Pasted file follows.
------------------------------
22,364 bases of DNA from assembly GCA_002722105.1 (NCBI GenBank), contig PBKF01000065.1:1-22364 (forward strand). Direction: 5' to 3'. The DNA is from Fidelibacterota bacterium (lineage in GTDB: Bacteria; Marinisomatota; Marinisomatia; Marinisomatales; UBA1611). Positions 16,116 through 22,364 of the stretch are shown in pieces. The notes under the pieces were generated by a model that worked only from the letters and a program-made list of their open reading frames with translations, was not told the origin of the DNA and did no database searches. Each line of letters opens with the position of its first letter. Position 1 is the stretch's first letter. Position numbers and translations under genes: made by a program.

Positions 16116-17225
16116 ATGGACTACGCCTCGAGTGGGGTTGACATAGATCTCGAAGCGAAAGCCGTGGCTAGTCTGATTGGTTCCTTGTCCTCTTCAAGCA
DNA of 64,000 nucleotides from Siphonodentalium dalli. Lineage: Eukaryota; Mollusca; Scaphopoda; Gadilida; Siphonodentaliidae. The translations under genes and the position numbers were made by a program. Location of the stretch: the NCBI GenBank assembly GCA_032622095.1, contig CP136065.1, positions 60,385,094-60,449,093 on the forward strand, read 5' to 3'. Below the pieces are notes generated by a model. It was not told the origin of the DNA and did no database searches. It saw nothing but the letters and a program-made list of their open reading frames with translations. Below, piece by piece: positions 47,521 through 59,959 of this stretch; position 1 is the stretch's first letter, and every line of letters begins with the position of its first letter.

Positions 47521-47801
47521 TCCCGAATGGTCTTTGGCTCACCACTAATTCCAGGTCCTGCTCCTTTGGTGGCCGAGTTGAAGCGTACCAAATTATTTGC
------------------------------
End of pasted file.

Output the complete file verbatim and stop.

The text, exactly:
22,364 bases of DNA from assembly GCA_002722105.1 (NCBI GenBank), contig PBKF01000065.1:1-22364 (forward strand). Direction: 5' to 3'. The DNA is from Fidelibacterota bacterium (lineage in GTDB: Bacteria; Marinisomatota; Marinisomatia; Marinisomatales; UBA1611). Positions 16,116 through 22,364 of the stretch are shown in pieces. The notes under the pieces were generated by a model that worked only from the letters and a program-made list of their open reading frames with translations, was not told the origin of the DNA and did no database searches. Each line of letters opens with the position of its first letter. Position 1 is the stretch's first letter. Position numbers and translations under genes: made by a program.

Positions 16116-17225
16116 ATGGACTACGCCTCGAGTGGGGTTGACATAGATCTCGAAGCGAAAGCCGTGGCTAGTCTGATTGGTTCCTTGTCCTCTTCAAGCA
DNA of 64,000 nucleotides from Siphonodentalium dalli. Lineage: Eukaryota; Mollusca; Scaphopoda; Gadilida; Siphonodentaliidae. The translations under genes and the position numbers were made by a program. Location of the stretch: the NCBI GenBank assembly GCA_032622095.1, contig CP136065.1, positions 60,385,094-60,449,093 on the forward strand, read 5' to 3'. Below the pieces are notes generated by a model. It was not told the origin of the DNA and did no database searches. It saw nothing but the letters and a program-made list of their open reading frames with translations. Below, piece by piece: positions 47,521 through 59,959 of this stretch; position 1 is the stretch's first letter, and every line of letters begins with the position of its first letter.

Positions 47521-47801
47521 TCCCGAATGGTCTTTGGCTCACCACTAATTCCAGGTCCTGCTCCTTTGGTGGCCGAGTTGAAGCGTACCAAATTATTTGC